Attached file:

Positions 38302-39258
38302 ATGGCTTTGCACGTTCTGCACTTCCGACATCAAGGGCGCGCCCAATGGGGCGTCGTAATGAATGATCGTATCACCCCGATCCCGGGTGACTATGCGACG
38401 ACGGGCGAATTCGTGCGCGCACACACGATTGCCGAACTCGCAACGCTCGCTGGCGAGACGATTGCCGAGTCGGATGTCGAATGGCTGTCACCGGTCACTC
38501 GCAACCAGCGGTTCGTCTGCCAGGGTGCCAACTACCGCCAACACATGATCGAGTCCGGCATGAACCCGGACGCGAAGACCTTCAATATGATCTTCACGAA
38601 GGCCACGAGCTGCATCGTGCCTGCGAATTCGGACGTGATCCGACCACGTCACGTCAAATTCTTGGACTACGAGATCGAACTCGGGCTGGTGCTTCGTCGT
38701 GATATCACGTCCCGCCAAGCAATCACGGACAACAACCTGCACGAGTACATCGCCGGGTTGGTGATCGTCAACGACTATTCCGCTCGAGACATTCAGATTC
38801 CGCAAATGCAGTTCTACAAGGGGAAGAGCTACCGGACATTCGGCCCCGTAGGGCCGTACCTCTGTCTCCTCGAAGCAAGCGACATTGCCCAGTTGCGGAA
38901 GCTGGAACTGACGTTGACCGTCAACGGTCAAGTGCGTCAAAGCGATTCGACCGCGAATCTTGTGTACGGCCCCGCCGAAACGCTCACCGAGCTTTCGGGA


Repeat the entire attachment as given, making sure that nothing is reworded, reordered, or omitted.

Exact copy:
Positions 38302-39258
38302 ATGGCTTTGCACGTTCTGCACTTCCGACATCAAGGGCGCGCCCAATGGGGCGTCGTAATGAATGATCGTATCACCCCGATCCCGGGTGACTATGCGACG
38401 ACGGGCGAATTCGTGCGCGCACACACGATTGCCGAACTCGCAACGCTCGCTGGCGAGACGATTGCCGAGTCGGATGTCGAATGGCTGTCACCGGTCACTC
38501 GCAACCAGCGGTTCGTCTGCCAGGGTGCCAACTACCGCCAACACATGATCGAGTCCGGCATGAACCCGGACGCGAAGACCTTCAATATGATCTTCACGAA
38601 GGCCACGAGCTGCATCGTGCCTGCGAATTCGGACGTGATCCGACCACGTCACGTCAAATTCTTGGACTACGAGATCGAACTCGGGCTGGTGCTTCGTCGT
38701 GATATCACGTCCCGCCAAGCAATCACGGACAACAACCTGCACGAGTACATCGCCGGGTTGGTGATCGTCAACGACTATTCCGCTCGAGACATTCAGATTC
38801 CGCAAATGCAGTTCTACAAGGGGAAGAGCTACCGGACATTCGGCCCCGTAGGGCCGTACCTCTGTCTCCTCGAAGCAAGCGACATTGCCCAGTTGCGGAA
38901 GCTGGAACTGACGTTGACCGTCAACGGTCAAGTGCGTCAAAGCGATTCGACCGCGAATCTTGTGTACGGCCCCGCCGAAACGCTCACCGAGCTTTCGGGA